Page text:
The EU’s house bank has recently updated its exclusion list, a document detailing what kind of projects it will not finance. This finally closes a long-standing loophole allowing ill-suited intermediaries to finance hydropower projects.
Pippa Gallop, Southeast Europe Energy Advisor | 29 July 2022
The Komarnica Canyon, Montenegro Photo: Stefan Durutović
During the last few years, we’ve gradually discovered the involvement of the European Investment Bank in more and more small hydropower projects in southeast Europe, financed via commercial or national development bank intermediaries.
These include the Mojanska plants in Montenegro, the Tresonecka and Brza Voda plants in North Macedonia, the Beli Kamen and Komalj plants in Serbia, the Ilovac plant in Croatia, and the Blagoevgradska Bistritsa plants in Bulgaria.
What we have managed to piece together is that the EIB has provided at least 27 loans for hydropower plants through financial intermediaries in the region since 2010, though the exact number and many of the names of the plants remain unknown.
Intermediaries are secretive for a reason
The EIB doesn’t require its bank intermediaries to publish the names of the projects they finance (unless they are worth above EUR 50 million, which they rarely are), and only discloses the names of the projects financed if the intermediary consents.
It is not surprising that many intermediaries don’t want to advertise their involvement in small hydropower projects. Hundreds of plants have mushroomed across the region in the last two decades, many of them in the region’s most remote and pristine areas. Leaving rivers dry and robbing people of water for cattle, irrigation or even drinking, no other infrastructure projects have attracted such widespread public resistance across southeast Europe.
EIB investments are required to meet EU standards, but in the case of projects financed via intermediaries, it is usually up to the intermediaries to ensure this. What has become obvious in the last few years, is that commercial and national development banks in southeast Europe are far from able or willing to do so.
Most of the hydropower plants named above are in protected areas, yet not all were even subject to environmental impact assessments and where they were, they were of appalling quality.
When we have raised concerns with the EIB about the projects, the Bank has not been willing to take corrective action, stating that the intermediary is responsible for due diligence and monitoring and that the national authorities are responsible for environmental enforcement. While this may be true in theory, in practice it often turns out that neither the intermediaries nor the authorities are doing their job.
New exclusion rules
Earlier this year, the EIB published its new environmental and social policy and standards. Despite the much-awaited inclusion of specific standards for financial intermediaries, not much changed for intermediated projects.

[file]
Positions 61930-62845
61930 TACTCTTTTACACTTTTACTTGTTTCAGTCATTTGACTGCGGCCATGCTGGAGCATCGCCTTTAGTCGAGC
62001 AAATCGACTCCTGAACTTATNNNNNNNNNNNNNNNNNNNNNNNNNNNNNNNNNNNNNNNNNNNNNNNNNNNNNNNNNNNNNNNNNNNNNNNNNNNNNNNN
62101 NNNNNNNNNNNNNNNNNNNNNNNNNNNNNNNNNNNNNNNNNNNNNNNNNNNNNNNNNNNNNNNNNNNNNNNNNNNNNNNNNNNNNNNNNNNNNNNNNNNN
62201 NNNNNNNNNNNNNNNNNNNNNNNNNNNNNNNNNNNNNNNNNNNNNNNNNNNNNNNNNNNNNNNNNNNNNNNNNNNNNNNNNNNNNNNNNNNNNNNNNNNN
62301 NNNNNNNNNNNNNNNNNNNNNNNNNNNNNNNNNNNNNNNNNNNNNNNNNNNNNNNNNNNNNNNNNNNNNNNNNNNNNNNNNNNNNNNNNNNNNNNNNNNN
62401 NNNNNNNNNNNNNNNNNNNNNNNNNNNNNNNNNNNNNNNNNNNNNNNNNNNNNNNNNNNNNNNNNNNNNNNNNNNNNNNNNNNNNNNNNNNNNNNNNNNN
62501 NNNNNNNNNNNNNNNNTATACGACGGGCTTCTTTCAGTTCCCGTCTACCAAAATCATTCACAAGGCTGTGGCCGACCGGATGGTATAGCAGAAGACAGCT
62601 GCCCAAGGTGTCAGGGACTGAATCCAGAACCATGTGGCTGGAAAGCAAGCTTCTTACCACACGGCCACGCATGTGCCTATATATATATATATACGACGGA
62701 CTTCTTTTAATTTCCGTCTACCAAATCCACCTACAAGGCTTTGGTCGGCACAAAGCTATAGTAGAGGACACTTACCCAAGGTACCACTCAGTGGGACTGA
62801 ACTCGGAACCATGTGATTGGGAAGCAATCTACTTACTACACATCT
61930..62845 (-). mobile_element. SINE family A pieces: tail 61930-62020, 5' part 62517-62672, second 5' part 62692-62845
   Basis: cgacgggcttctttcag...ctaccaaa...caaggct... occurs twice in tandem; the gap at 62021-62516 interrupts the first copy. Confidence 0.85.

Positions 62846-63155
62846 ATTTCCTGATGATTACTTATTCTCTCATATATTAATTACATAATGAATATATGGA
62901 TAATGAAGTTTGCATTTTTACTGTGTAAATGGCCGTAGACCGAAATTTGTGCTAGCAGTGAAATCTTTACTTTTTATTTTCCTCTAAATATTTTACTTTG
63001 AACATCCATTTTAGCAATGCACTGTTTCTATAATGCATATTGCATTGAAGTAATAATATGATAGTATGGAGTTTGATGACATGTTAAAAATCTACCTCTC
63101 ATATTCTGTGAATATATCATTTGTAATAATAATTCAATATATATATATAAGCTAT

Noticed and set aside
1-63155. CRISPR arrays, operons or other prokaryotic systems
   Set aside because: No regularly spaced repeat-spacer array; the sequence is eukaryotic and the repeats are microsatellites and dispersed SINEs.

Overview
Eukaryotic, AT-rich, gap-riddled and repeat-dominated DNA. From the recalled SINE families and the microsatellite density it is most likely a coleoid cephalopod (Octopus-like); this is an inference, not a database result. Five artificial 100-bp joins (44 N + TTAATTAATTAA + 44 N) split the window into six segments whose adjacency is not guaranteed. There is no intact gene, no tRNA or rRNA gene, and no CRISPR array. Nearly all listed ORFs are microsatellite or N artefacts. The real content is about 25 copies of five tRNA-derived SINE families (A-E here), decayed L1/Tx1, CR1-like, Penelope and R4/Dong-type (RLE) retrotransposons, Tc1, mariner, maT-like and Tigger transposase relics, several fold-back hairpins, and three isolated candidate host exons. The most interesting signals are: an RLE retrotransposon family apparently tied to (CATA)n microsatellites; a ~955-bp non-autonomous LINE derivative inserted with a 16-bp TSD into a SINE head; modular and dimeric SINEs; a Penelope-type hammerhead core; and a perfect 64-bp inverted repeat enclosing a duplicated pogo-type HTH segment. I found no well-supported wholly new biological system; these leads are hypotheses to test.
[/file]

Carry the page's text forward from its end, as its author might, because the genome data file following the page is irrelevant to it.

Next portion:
Now, however, the Bank has updated a complementary document called the EIB eligibility, excluded activities and excluded sectors list, which updates a similar document from 2013.
It states, among other things, that ‘While detailed EIB due diligence may lead to the approval of such projects in some circumstances, in general final beneficiaries whose main activity is in the following sectors are excluded from multi-beneficiary intermediated loans and other intermediated debt products’. The sectors listed include mining, waste incineration and hydropower, among others, meaning that bank intermediaries can no longer finance hydropower projects without the EIB directly carrying out detailed project checks itself.
Similar rules which entered force at the beginning of 2020 at the EBRD have shown that in reality, intermediaries mostly won’t want to go through the extra hassle of additional due diligence and will stick to lower-risk projects instead. This is great news for rivers in southeast Europe and elsewhere.
Existing projects still need attention
The fact that the EIB has recognised the problem and stemmed the flow of financing to hydropower via intermediaries is highly welcome. But the projects which have already been built still need the Bank’s attention in order to mitigate their worst impacts. The EIB cannot simply walk away from the fact that its money was instrumental in making these projects happen and needs to play its part in at least ensuring that adequate water levels are left in the riverbeds.
The Save the Blue Heart of Europe campaign aims to protect the most valuable rivers in the Balkans from building hydropower plants. The campaign is coordinated by the NGOs Riverwatch and EuroNatur, and is being run jointly with partner organisations from the Balkans.
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